The architecture survey dates the property’s “schoolhouse” building — the old West Mountain School — to circa 1825, and says it was converted into a house in 1969. “The west protions of this building were the living quarters of the school mistress. East poritoin was the schoolroom … School census of 1849 shows 48 children at this schoolhouse.”

Listings from David Everson Group at William Raveis Real Estate describe the property vividly.

“Sitting on an 88 acre plateau on one of the highest elevations between Boston and Washington, D. C, ‘Innisfree’ offers spectacular views and acres of fields surrounding a beautiful 1939 Georgian Revival residence with pool, his and hers cabana, guesthouse and room for 10 cars. The entrance starts with a gatehouse, six-stall barn, greenhouse and historic 1856 schoolhouse converted to staff quarters. A quarter mile driveway brings you to the main house privately tucked away in a corner of Connecticut Magazine’s number one town, Ridgefield, and only an hour from midtown Manhattan. ‘Innisfree’ is a breathtaking gem like no other…”

Another description on the Raveis website offers detail:

“Innisfree  … takes advantage of breathtaking 50-mile views of the Hudson Valley. With sweeping lawns, rock outcroppings, forests, creek and three miles of trails, there is no other property like this within an hour of NYC.

“The main house with 10 bedrooms, nine baths is of grand detail and scale. First floor features: grand staircase with sweeping curve; double-tier crystal chandelier; wide-board floors; front-to-back gallery; French doors…”

The master bedroom suit on second floor has “two offices, two baths with dressing rooms” and the master bedroom “has a marble fireplace flanked by French doors leading to a terraced balcony with views of pool, lawn and Lake Waccabuc. There is also a private hallway and sitting area offering a secret view of incoming visitors.”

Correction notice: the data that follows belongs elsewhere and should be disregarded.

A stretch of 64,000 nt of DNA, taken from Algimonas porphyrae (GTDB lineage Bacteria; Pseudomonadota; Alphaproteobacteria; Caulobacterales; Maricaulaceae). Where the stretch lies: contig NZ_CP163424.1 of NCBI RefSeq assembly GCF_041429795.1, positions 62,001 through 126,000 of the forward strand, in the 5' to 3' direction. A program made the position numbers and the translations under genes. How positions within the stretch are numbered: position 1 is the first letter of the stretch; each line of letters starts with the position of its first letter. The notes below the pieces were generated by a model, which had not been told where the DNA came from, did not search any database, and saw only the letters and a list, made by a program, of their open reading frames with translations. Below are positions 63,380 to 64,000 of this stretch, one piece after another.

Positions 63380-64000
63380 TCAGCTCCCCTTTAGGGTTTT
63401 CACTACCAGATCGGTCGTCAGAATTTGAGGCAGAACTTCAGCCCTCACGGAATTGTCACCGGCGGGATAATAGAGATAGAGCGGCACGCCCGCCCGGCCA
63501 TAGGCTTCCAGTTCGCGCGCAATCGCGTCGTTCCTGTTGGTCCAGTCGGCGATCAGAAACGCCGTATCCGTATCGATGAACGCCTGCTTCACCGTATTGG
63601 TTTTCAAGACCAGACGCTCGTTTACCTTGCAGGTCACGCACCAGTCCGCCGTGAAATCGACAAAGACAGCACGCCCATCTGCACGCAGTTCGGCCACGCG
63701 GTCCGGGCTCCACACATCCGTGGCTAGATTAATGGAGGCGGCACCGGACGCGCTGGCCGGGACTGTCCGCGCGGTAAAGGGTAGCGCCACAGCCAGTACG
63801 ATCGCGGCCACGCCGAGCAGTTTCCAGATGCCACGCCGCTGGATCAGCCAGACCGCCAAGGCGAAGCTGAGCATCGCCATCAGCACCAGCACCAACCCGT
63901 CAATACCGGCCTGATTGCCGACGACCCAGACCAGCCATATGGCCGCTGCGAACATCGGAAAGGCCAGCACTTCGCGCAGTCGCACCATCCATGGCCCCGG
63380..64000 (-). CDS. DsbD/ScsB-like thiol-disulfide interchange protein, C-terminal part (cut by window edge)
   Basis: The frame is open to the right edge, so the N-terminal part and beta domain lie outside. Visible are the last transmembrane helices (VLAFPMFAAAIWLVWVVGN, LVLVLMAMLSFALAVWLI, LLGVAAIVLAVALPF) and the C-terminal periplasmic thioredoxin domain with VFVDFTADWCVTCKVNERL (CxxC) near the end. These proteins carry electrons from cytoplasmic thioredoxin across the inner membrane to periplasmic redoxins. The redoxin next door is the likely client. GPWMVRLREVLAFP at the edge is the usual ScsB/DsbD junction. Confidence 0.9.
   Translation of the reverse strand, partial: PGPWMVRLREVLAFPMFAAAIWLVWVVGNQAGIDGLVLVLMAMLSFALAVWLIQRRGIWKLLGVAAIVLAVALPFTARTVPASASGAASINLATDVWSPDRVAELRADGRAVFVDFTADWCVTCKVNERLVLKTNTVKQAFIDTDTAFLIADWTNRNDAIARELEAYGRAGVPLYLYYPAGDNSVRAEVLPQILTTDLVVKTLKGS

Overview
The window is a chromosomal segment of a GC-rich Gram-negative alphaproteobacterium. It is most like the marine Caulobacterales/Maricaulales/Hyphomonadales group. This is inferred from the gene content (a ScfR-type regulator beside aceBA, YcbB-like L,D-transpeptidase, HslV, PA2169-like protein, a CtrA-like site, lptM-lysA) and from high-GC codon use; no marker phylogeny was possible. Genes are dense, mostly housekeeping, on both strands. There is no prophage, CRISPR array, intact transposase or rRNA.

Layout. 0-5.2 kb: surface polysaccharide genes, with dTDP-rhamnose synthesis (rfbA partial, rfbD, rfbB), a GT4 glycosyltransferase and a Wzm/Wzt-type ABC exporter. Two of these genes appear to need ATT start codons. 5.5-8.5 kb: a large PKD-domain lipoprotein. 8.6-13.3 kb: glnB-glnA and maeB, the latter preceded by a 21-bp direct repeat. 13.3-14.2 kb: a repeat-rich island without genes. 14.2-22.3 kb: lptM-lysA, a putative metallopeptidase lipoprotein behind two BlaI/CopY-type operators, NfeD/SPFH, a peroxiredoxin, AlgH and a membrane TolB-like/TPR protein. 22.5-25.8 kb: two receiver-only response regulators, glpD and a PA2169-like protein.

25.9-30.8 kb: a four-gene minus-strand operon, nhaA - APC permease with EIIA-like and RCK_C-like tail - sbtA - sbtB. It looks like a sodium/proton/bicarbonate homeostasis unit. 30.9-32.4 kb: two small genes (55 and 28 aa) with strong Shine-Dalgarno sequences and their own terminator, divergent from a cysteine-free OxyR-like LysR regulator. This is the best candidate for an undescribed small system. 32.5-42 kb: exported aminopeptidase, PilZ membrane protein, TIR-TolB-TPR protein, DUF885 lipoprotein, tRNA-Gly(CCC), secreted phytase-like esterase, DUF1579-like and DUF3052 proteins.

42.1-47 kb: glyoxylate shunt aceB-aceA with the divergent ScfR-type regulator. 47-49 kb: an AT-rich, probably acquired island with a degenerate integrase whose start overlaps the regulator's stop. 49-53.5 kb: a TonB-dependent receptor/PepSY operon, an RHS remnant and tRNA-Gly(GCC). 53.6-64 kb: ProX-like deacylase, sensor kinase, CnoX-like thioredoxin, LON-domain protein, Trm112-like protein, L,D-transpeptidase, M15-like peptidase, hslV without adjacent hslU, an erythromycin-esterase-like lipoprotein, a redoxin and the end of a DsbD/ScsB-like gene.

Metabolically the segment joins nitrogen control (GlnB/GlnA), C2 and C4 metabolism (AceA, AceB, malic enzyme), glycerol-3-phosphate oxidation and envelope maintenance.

Another feature is a secret stairway connecting the third floor to the wine cellar.

“This property is completely private, but within five minutes of historic Ridgefield. The property was named for the poem by William Butler Yeats called ‘Lake Isle of Innisfree’ which talks about a wonderful place far from urban life…”

The property was listed for $11,750,000 at the time of the sale for $8,200,000, but the initial price in the summer of 2011 was $18 million.

David Everson with Raveis said, “For the size, it didn’t take that long to sell, with the market the way is it,” he said.

Buyers were sought around the world, Mr. Everson said.

“It was marketed in Europe and Asia and marketed in China, but the main marketing was in New York City,” he said.

“It was a good sale,” he said. “It was the largest sale in Ridgefield for the year.”

The next largest sale in town was for $2.8 million.

The largest-ever residential sale in Ridgefield was Arigadeen, the former McKeon farm, which is also about 88 acres. The property on Ridgebury and Old Stagecoach Roads sold in 2005 to E. Hunter and Jeannie Harrison for $12 million. Mr. Harrison is currently president and CEO of the Canadian Pacific Railway, and had been head of the Canadian National Railway when he moved here.

Mr. Everson would not say who bought Innisfree.

“You’re not going to get much information on the owners. I’m not at liberty to say who the owners are,” Mr. Everson said.

The buyer was represented by Becky Munro of Halstead Properties in Darien. She declined to discuss the deal.

The limited liability corporation which is listed as the buyer lists as its principal another corporate entity, Ridgefield CT, LLC, care of a New Haven law office, Withers Bergman.